Paying for College: Past, Present, and Future

Strategies to help fund your student's college education


Paying for college can seem pretty complicated, but what it all comes down to is that you and your children can pay for college in one of, a combination of, or all of three ways: past, present, and future income.

Paying for college from past income means that you have planned ahead and saved for your children’s education. Clearly, this is the preferred way. If you have been fortunate enough to build up a sizable pot of money for your family’s upcoming college expenses, then you are smart, good at generating income, and probably pretty frugal too. Congratulations, and let the draw-down begin!

Now, what about the other 90-plus percent of you who will be relying on present and future income of you and your children to pay for their college expenses? What are some smart strategies that you can employ?

Of course, maybe your income is sizable enough that you will simply write a check, once or twice yearly, to cover college expenses. Seriously, you are very fortunate to be in a position to pay for college in real time and, if you don’t know already, one way to make this possible would be to consider utilizing one of the several plans that permit yearly tuition and other official school expenses to be paid in equal monthly installments, in most cases interest free. Such plans take your big “tuition nut” and break it into ten or twelve more manageable pieces.

OK, now I am still probably speaking to more than 90 percent of you when I make the point that you and your children are inevitably going to be also tapping into future income as part of your paying-for-college strategy and tactics. The key is to be as smart as possible about the borrowing you do, and to make sure that your strategy is “last resort.” The less you and your children borrow, the better.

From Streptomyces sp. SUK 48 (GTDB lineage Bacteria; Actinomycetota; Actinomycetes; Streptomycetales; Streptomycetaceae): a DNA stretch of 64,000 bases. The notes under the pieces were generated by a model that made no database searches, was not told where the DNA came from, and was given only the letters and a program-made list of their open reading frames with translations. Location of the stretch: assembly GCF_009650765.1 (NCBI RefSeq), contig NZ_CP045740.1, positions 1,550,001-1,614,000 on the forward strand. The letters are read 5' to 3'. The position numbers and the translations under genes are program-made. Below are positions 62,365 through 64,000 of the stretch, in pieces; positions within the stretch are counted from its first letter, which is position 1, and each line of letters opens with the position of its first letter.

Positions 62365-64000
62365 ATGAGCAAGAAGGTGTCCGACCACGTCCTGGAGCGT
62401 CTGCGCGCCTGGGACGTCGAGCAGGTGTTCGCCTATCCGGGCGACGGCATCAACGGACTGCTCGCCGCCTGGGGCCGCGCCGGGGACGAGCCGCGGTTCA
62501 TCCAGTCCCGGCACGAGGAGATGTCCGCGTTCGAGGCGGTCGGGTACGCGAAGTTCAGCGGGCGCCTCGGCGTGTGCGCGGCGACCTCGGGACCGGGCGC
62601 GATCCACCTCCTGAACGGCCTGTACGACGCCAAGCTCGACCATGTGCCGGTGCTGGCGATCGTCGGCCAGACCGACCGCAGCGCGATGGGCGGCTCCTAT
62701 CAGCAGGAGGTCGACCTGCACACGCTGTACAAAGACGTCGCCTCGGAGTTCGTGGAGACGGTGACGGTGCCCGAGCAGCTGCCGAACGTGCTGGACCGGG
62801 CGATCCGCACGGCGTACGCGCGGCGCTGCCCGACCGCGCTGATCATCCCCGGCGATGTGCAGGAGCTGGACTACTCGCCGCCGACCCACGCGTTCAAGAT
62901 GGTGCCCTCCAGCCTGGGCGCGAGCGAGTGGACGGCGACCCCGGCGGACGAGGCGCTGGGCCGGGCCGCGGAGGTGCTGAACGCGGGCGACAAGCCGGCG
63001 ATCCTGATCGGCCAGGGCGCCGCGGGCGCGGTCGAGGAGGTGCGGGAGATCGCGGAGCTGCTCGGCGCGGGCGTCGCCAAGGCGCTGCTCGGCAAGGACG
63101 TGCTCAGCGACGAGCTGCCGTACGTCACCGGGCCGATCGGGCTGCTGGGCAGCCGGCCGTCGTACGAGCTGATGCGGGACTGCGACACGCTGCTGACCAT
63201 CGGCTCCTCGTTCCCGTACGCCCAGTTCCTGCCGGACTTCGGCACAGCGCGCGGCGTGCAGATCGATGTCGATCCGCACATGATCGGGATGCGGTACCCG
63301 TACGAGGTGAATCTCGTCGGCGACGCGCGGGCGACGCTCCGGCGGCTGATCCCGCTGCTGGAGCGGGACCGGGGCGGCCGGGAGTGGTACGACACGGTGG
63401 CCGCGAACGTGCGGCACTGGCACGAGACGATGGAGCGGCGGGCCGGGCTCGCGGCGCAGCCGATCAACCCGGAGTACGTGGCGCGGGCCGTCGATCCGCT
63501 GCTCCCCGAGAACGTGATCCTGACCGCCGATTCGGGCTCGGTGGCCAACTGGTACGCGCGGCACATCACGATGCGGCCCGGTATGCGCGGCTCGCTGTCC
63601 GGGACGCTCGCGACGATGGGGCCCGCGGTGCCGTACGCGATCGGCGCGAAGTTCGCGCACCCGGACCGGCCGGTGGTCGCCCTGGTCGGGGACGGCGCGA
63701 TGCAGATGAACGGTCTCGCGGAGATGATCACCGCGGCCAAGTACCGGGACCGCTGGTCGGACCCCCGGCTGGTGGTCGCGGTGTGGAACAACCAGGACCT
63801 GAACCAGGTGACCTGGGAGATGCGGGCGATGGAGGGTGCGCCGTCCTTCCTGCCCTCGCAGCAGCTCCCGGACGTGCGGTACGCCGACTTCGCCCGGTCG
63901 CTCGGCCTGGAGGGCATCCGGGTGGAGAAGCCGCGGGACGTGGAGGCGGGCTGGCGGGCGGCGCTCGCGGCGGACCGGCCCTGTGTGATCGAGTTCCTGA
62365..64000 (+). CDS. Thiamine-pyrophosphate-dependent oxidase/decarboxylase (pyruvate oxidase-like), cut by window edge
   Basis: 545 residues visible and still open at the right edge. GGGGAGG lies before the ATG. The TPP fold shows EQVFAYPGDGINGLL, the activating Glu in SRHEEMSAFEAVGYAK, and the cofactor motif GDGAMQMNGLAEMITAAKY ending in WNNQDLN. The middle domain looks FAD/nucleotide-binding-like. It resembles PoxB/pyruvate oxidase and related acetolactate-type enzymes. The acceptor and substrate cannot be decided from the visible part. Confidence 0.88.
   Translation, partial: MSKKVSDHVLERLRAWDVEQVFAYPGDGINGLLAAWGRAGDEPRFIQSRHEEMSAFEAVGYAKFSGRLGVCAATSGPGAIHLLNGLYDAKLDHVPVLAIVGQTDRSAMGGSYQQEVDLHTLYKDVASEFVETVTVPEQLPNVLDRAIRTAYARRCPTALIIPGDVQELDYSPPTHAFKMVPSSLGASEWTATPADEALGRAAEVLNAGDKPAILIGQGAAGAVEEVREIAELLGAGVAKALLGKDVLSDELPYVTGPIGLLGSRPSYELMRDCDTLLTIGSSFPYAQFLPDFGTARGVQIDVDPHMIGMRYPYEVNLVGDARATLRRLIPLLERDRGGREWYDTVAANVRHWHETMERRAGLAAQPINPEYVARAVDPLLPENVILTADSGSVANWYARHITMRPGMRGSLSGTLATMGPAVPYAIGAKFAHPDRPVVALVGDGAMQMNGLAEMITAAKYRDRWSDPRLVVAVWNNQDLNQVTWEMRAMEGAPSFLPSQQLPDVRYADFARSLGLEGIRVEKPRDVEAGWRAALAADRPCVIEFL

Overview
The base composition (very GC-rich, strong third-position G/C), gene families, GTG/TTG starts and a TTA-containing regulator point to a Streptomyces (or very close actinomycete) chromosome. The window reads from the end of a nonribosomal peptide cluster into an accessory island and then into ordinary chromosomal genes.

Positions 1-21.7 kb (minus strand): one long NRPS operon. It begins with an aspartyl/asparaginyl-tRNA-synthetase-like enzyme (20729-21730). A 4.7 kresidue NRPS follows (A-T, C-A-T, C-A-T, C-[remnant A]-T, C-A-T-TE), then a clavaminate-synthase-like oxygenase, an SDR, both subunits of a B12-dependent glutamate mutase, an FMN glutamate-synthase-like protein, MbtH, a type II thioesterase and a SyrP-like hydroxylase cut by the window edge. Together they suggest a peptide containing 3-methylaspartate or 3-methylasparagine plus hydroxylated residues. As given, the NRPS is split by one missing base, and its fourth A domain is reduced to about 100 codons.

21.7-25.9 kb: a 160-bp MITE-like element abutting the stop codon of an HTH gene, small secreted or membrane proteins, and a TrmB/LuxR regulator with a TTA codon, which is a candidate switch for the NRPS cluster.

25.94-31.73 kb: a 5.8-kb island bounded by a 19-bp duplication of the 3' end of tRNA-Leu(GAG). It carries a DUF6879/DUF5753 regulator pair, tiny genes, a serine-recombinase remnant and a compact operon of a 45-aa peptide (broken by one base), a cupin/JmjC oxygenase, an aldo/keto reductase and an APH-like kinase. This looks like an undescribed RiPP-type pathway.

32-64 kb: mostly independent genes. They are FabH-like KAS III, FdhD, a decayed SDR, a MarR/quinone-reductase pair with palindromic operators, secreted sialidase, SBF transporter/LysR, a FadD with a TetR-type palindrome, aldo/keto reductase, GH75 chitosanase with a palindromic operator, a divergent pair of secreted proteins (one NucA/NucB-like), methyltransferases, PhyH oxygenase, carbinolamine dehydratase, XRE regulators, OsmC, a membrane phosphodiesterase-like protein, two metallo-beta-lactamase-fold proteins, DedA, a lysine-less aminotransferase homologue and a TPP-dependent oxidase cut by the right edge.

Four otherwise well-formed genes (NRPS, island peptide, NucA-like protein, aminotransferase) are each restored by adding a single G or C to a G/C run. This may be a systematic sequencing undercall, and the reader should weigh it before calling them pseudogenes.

Perhaps it goes without saying, but make sure that your borrowing is put to use for school only, and not to maintain you or your children’s “lifestyle” during a period in your lives when some sacrifice may be in order. Anything really important should have some value and carry some burden. A college education is really important.

Borrowing money for spending beyond tuition and room and board may satisfy you and your children’s cravings today, but at the expense of your standard of living tomorrow. The penalty for “instant gratification” can be quite severe.

Let me put some numbers behind my lecturing. Say you will need $50,000 for your children’s four-year education at a public institution. If you save that amount on the front end, at something like a rate of $330 a month, or $11 a day, then with an assumption of conservative interest of four percent compounded, your $39,000 will turn into the $50,000 you need. If you do not save, but you say to yourself, “I’ll just borrow the $50 grand when I need it,” then you will, at the same conservative borrowing “cost” of four percent, end up “paying” almost $61,000—a difference of about $22,000.

And the numbers above use some pretty modest assumptions. In fact, with more realistic assumptions of potential investment return of eight percent and a cost of borrowing of seven percent, then the ten-year difference between saving and borrowing is nearly $37,000!

That is some serious money, and I hope that I have given you some serious ideas to consider wherever you may be on your “paying for college” journey.


ABOUT THE AUTHOR

This article was written by James A. Boyle

James A. Boyle is the president of College Parents of America, www.collegeparents.org.

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